I interviewed 5 women who were all selling food. 1 selling goods, 2 were cooking and selling kenke, 1 preparing fish, and 1 preparing various warm dishes. The use of mobile phones were present but not smartphones. These mobile phones were used to call and text customers. I also learned that word of mouth was used to market their goods and face to face interactions with customers and other sellers took place at the market. An aspect of my research is examining views people have regarding women entrepreneurs and in this community, the women said that what they produce is needed to feed and this necessity doesn’t allow for biases to be held against them as entrepreneurs. The women are the ones making food for breakfast, lunch and dinner. The community wouldn’t have meals if it weren’t for these women who are taking the time to cook and sell what is needed. I learned to be flexible with the interview stage of the research process because some settings and situations may not be ideal. For example, about 4/5 women I interviewed were busy actually making the meals or selling to others as I was trying to ask questions. With the interviewee who wasn’t busy, I still had the awkward setting of about 10 other people surrounding me as I was asking questions. I tried to ask the most relevant questions and made sure I thanked them for their time because I could see how busy things were.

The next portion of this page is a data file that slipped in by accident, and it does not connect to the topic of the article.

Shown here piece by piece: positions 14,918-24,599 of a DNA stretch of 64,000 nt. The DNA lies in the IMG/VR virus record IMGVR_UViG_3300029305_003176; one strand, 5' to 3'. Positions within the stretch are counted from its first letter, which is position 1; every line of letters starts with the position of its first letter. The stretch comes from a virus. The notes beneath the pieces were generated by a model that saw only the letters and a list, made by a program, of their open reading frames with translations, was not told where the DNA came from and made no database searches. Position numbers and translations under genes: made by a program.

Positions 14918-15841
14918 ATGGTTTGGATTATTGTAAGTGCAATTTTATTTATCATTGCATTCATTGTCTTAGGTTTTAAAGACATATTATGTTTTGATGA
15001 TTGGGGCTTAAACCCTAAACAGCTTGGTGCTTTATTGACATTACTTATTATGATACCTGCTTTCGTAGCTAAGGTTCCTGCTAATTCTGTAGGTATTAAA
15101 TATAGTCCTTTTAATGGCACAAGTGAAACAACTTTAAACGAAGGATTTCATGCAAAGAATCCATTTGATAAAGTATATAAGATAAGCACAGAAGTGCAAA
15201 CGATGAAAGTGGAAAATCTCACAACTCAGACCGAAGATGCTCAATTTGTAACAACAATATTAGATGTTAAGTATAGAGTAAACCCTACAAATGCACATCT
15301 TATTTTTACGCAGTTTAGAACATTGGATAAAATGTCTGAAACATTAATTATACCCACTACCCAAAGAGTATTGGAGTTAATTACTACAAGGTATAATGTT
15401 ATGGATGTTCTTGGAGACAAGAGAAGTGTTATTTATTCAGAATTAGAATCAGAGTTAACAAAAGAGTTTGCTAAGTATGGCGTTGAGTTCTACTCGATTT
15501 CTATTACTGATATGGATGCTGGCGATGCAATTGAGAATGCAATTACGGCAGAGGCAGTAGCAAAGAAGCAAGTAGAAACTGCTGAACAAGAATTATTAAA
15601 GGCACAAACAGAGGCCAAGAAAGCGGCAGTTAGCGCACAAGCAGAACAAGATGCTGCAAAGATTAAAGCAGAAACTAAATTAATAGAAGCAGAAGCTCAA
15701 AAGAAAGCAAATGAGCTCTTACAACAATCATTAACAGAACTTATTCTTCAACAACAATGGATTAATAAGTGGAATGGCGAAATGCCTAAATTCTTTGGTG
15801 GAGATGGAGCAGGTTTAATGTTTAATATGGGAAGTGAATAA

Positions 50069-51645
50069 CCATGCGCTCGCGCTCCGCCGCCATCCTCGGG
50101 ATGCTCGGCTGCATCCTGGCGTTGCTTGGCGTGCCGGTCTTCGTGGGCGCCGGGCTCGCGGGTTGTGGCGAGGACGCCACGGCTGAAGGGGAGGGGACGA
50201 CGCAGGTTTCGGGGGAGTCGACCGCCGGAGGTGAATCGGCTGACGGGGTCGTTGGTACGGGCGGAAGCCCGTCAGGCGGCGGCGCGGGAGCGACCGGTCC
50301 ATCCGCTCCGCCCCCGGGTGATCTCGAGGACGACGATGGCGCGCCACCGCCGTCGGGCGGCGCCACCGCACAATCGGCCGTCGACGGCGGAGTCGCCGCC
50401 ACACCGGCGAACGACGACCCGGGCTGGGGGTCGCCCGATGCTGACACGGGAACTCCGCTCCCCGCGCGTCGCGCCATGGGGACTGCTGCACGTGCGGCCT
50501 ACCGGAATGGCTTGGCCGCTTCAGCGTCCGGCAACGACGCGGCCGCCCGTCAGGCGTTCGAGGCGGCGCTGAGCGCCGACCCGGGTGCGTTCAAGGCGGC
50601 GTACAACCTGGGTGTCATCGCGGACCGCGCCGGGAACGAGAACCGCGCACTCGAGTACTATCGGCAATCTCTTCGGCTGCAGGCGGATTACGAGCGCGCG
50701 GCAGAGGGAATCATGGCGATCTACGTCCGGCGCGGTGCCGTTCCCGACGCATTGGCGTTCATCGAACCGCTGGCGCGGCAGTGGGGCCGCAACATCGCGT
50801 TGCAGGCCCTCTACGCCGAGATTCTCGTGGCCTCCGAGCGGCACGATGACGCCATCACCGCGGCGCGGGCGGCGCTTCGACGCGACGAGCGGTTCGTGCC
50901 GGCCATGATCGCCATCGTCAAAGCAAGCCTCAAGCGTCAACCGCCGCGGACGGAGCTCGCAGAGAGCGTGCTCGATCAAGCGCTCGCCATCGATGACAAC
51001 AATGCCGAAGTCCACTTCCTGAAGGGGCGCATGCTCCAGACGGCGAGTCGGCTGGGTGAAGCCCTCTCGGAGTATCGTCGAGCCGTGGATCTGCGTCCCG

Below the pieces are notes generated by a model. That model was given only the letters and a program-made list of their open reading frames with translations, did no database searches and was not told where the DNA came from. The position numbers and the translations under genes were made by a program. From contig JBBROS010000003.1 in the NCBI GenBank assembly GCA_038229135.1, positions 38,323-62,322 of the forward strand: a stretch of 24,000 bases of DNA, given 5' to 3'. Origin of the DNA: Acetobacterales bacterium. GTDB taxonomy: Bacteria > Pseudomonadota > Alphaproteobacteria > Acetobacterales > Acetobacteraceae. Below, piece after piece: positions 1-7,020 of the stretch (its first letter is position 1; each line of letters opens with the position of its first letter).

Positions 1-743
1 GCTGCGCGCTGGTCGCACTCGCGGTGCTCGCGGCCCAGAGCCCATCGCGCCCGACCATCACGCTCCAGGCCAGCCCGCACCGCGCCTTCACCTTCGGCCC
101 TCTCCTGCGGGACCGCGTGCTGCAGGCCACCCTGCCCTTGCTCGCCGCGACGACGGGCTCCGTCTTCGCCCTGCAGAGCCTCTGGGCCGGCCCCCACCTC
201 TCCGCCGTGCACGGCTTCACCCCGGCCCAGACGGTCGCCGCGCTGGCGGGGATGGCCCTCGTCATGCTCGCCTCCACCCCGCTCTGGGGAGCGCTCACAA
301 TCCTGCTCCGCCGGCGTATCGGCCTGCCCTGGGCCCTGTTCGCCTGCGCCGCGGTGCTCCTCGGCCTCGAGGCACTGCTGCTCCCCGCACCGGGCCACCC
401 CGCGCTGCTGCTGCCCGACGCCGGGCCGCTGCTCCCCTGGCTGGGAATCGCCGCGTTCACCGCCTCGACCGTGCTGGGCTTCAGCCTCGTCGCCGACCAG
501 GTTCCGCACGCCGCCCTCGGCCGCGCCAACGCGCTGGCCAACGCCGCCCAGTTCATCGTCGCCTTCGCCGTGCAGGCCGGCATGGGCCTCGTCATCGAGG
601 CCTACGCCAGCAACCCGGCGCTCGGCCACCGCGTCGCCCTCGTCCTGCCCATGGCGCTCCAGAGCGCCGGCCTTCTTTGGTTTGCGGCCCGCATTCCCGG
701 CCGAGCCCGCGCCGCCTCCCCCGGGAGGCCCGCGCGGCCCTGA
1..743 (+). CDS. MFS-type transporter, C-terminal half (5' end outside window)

-POP

An Accradible Week in Ghana

Greetings Daizies from the Motherland!